On President Donald Trump’s 100th day in office, he had signed more bills into law than his last three predecessors. By his 200th day in office on August 7, Trump had signed 44 bills into law.
Stretching back to 1953, the average number of laws presidents signed in their first 200 days was 111, according to an analysis from legislative database GovTrack. That’s mostly because former Presidents Dwight D. Eisenhower and John F. Kennedy signed an enormous amount of legislation in their second 100 days.
GovTrack Founder Josh Tauberer said “a lot has changed” since Trump’s 100-day mark, when the president had signed 29 bills into law. Presidents Bill Clinton, George W. Bush, Barack Obama, by comparison, respectively signed 14, seven, and 22 laws in their first 100 days.
“Most presidents have signed more legislation than Trump by this [200-day] point,” Tauberer told Business Insider. “Trump signed some large legislation, including an early appropriations bill, significantly bringing up his page count.”
Tauberer found the total number of laws signed and total number of pages those bills were from Trump all the way back to Ike. He excluded Presidents Lyndon B. Johnson and Gerald Ford because their first 200 days weren’t normal (Johnson took office after Kennedy was shot, and Ford became president after President Richard Nixon resigned). Here’s what he found:
In his first 200 days, Trump signed a NASA bill to send humans to Mars, a resolution to keep the government funded through September, new sanctions on Russia for meddling in the 2016 election, and several laws helping veterans. (See the full list here »)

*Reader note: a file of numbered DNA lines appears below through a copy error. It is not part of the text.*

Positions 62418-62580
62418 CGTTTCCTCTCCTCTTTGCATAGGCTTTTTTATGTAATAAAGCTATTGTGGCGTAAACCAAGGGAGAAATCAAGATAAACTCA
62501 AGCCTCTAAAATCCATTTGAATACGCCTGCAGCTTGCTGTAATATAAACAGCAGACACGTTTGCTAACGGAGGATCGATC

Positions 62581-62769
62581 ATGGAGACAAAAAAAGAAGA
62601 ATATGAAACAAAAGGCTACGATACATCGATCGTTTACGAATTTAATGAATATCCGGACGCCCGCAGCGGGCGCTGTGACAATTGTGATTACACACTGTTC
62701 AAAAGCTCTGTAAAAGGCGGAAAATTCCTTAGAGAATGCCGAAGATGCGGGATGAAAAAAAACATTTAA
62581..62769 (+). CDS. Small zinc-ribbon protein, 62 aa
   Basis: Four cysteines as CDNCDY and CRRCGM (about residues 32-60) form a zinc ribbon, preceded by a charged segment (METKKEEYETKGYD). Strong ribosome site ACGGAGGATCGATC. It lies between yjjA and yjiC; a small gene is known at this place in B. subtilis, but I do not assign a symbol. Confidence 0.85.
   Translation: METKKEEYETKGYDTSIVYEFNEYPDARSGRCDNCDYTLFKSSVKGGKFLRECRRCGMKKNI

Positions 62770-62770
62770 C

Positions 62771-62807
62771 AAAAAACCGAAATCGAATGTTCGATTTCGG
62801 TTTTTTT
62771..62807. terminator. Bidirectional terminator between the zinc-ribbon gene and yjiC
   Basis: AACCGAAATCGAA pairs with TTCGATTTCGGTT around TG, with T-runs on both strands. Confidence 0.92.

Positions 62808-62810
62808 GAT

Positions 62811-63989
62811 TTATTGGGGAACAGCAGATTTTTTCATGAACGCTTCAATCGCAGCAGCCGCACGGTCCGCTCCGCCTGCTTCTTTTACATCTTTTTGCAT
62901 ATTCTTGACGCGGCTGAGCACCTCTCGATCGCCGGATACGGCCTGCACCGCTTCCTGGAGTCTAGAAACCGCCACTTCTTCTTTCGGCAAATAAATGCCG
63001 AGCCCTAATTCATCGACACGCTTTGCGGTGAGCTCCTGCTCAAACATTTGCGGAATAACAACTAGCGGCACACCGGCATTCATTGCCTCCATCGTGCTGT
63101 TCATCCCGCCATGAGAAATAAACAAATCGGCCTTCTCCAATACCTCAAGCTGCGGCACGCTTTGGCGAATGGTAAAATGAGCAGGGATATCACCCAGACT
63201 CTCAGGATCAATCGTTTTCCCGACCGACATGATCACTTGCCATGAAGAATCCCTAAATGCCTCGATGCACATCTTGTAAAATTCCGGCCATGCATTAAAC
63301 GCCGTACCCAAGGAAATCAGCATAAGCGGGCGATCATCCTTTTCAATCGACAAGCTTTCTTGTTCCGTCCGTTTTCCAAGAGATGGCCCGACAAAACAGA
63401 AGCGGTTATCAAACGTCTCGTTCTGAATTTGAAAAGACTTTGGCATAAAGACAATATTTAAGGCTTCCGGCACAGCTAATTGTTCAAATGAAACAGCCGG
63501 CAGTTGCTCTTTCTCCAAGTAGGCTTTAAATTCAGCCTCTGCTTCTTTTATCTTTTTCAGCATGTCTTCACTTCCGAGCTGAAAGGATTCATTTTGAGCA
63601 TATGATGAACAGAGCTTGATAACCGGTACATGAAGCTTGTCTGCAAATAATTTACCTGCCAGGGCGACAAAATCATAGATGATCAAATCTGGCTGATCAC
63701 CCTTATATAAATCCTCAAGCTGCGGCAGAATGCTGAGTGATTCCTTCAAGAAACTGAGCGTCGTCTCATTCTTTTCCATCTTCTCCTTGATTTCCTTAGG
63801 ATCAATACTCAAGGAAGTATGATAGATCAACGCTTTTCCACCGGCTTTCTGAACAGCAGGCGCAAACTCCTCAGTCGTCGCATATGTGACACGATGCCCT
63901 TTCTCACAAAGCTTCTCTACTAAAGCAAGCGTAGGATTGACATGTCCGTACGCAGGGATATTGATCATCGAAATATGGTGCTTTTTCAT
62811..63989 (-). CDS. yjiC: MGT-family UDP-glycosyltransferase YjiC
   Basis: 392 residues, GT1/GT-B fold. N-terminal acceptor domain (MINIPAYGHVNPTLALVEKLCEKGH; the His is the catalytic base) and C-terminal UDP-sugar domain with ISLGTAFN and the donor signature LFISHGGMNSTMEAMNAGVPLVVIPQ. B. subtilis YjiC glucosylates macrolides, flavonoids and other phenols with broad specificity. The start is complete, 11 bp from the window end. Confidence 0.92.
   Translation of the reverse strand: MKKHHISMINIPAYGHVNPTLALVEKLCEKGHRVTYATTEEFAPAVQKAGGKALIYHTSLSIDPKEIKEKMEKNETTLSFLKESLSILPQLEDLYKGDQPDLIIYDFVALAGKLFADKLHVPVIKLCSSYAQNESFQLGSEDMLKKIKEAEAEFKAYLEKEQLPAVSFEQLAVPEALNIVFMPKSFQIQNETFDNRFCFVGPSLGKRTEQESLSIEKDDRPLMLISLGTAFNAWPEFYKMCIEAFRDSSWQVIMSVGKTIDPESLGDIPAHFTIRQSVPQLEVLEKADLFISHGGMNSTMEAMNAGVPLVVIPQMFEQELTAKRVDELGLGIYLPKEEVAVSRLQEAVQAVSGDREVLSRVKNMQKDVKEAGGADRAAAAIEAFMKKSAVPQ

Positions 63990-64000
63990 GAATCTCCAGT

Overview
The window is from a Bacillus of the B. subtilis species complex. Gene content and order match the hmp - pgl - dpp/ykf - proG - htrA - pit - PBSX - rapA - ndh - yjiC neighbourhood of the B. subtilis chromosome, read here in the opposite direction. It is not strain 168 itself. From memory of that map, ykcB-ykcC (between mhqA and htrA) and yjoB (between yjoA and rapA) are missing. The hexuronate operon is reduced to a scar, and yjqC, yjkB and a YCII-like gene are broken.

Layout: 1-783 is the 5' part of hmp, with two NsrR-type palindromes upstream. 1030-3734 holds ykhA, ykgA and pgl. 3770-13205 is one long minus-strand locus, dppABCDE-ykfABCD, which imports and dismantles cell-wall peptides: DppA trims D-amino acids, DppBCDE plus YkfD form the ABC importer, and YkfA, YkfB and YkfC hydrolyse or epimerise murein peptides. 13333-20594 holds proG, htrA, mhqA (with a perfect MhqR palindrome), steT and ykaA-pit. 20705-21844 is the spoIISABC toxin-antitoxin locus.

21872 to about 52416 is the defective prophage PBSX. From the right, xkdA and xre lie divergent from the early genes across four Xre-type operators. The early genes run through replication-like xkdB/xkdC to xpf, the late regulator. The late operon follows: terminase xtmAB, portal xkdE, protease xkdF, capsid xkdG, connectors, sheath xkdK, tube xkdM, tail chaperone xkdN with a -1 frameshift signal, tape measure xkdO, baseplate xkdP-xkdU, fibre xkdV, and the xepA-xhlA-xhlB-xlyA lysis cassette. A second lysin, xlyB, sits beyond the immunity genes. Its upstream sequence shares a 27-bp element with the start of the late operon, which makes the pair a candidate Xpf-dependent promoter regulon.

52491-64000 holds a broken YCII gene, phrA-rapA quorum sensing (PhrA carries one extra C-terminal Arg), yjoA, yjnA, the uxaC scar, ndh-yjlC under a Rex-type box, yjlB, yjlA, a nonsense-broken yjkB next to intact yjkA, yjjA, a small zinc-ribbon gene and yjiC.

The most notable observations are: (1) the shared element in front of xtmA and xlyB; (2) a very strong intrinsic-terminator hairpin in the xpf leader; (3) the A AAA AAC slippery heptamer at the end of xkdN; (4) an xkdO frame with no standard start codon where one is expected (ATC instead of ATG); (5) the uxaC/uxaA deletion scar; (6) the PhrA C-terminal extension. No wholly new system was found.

100 days, 200 days
Franklin D. Roosevelt is the reason people focus on a president’s first 100 days.
Signing a dizzying number of laws and executive orders that made up the monstrous New Deal, FDR got more done in his first 100 days in office than any president before him or any since. Part of the reason was because he took office in the depths of the Great Depression, and used his “honeymoon period” with Congress to stabilise the economy.
Of course, presidents don’t have total control over their time in office.
“It helps to keep in mind that neither Trump nor Obama wrote the laws they signed,” Tauberer told Business Insider at the 100-day mark. “They can only sign the bills that Congress gives them, and although presidents like to take lots of credit, they actually have an insignificant role in the passage of most of them.”
Notably, Trump couldn’t sign a bill repealing and replacing the Affordable Care Act, commonly known as Obamacare, because Congress couldn’t pass one for him to sign in his first 200 days.
But the overall number of bills signed into law is just part of the story. The vast differences between the number of pages or words those bills contained start to reveal what types of laws they were and what effects they ultimately had.
Tauberer explained that, generally speaking, bills with more words usually create government programs, while those with fewer are often rolling back regulations or programs. Obama’s stimulus package to keep the government funded had 358,113, and the American Recovery and Reinvestment Act had 294,307.
The number of pages or words in laws can be a good or bad thing, depending on what you want the federal government to do.
“If what you want is the government to roll back and simplify regulations, then you’re not looking for lengthy legislation. It doesn’t take many words to roll back a regulation,” Tauberer said in April. “The 13 bills from Congress that Trump signed that rolled back regulations did do that, and some were significant, but on the whole that was a symbolic effort because 13 doesn’t make even a dent.”
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